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2010
01.11

horyu-ji

the first japanese site selected as a UNESCO world heritage site was horyu-ji temple (法隆寺).  the site contains the oldest wooden structures in the world, dating back over 1,300 years to the 7th century.

horyu-ji was commissioned by prince shotoku in honor of his father who died before realizing his vision.  the temple was built and a statue of the buddha to which it was dedicated was placed on the grounds in the year 607.  the buddha statue is of yakushi nyorai, a buddha known as a healer.  most of the buildings were designed in the asuka style architecture, which show influence from china and west asian countries.

this is a great site to visit in japan, especially if you’re in the nara area.  i recommend that you first spend a full day walking around nara park and all its beautiful sites.  if you have time to visit a second location in the area, horyu-ji is a nice place to visit.  there are many buildings to visit here, as well as a museum with numerous pieces on display.

the simplest way to get to horyu-ji temple from osaka is to take the JR express yamatoji (大和路) bound for kamo (加茂).  stay on this train until you reach horyu-ji station, about 35 minutes and 620 yen.  i you are in nara, board the same train but bound for ten-no-ji (天王寺).  its 11 minutes and 210 yen.  once at the station, there’s a tourism desk just past the ticket gates.  get your map and directions here.  they will point out which bus you need to board, which will take you to the entrance for 170 yen.  you have two other options as well.  you can take a casual 20 minute walk to the site, or even rent a bicycle near the train station for 200 yen per hour.  you can use the bicycle or board another bus to get to hokki-ji temple, which is in the area as well.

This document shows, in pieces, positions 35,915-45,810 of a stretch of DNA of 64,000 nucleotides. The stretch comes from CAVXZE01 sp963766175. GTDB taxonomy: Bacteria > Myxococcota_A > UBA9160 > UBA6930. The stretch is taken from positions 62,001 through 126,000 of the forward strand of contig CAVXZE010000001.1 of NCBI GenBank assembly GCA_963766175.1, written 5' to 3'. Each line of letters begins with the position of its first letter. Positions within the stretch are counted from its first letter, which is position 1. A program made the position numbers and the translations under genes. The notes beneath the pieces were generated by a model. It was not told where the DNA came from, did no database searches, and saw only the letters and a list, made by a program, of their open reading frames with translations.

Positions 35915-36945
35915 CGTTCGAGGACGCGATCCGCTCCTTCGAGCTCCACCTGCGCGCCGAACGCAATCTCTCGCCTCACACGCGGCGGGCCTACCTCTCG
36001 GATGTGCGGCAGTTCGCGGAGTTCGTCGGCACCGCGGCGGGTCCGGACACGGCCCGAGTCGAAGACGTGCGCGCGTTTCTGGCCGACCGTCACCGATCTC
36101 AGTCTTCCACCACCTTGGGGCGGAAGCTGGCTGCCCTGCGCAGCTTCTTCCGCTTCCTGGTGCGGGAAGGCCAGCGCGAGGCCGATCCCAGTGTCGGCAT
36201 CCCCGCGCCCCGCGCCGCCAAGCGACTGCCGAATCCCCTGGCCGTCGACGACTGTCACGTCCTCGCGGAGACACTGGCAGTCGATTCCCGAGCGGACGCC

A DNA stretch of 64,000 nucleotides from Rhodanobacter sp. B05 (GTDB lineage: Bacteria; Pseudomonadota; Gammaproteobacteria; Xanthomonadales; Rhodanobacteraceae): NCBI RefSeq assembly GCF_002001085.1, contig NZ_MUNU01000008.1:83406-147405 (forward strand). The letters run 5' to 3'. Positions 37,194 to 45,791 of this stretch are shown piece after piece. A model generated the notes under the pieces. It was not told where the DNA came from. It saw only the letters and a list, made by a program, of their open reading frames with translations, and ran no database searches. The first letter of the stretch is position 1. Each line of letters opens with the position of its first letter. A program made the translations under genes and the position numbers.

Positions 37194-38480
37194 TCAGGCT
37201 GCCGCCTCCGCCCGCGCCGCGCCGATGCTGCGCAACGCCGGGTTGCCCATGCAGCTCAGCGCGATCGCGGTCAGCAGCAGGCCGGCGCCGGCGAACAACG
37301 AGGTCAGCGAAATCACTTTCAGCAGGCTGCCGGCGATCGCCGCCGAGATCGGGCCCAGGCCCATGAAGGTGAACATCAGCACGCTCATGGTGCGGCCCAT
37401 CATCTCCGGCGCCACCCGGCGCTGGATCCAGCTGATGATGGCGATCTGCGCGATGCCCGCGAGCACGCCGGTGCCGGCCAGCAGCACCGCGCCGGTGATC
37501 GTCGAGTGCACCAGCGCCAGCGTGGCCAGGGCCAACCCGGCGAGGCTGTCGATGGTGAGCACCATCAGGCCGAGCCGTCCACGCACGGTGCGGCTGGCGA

admission to horyu-ji temple is 1,000 yen for a combination of three tickets.  you get admission to the temple, the museum, and toin garan (東院伽藍).  the day i went there were english speaking tour guides who volunteer their time if you would like them to show you around.  if you are interested, check to see if there are any around the day that you visit.

the path leading up to horyu-ji.

i’m standing just outside the south main entrance to the temple grounds.  you can see the pagoda and central gate.

the path leading to the central gate pictured above was lines with smaller buildings to both sides.  there were interesting roof statues that i had never seen before.  here’s a leaping rabbit.  there’s a couple more at the end of this article.

a monk walking through the grounds.

the central gate.

one of the clay guardian deities at either side of the central gate.  they are japan’s oldest.

from the central gate, looking south at the main entrance gate.

in the northwest section of the temple area is the west round hall.  it was built in the 8th century.

pagodas are where buddha relics are enshrined and are evolutions of indian stupas.  on each side of the first level of this pagoda is four important scenes in buddhist culture represented by clay statues.

some of the woodwork on the pagoda.  this guy must have the world’s worst headache.

next to the pagoda is the kondo (金堂), or main hall.  unfortunately no photos are allowed, but the there are several wonderful statues to which horyu-ji is dedicated, some of which were made by masters of the art.

the top four posts supporting the highest roof have wooden dragons snaking down.

heading east you will see shoryoin, a hall for prince shotoku’s soul.

heading to the toin garan and hall of visions.

i was there at just the right time for fall foliage, koyo (紅葉).

inside the toin garan is a bell house, whose bell is over 1,000 years old from the nara period.

the hall of visions in toin garan.  this is the oldest octagonal pavilion in japan and houses a statue of prince shotoku.

more photos for you to enjoy.

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clips of the west precinct.

further information:

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  1. […] as hokki-ji.  built in 706, the pagoda is the oldest of its kind in the world.  just like horyu-ji, hokki-ji was founded by prince shotoku though it was not built until after his death.  this world […]

  2. […] as such the timber is undergoing studies to determine its age, which could make it older than horyu-ji temple, the oldest wooden structure in the world. the orange tiles that you can see in a couple of […]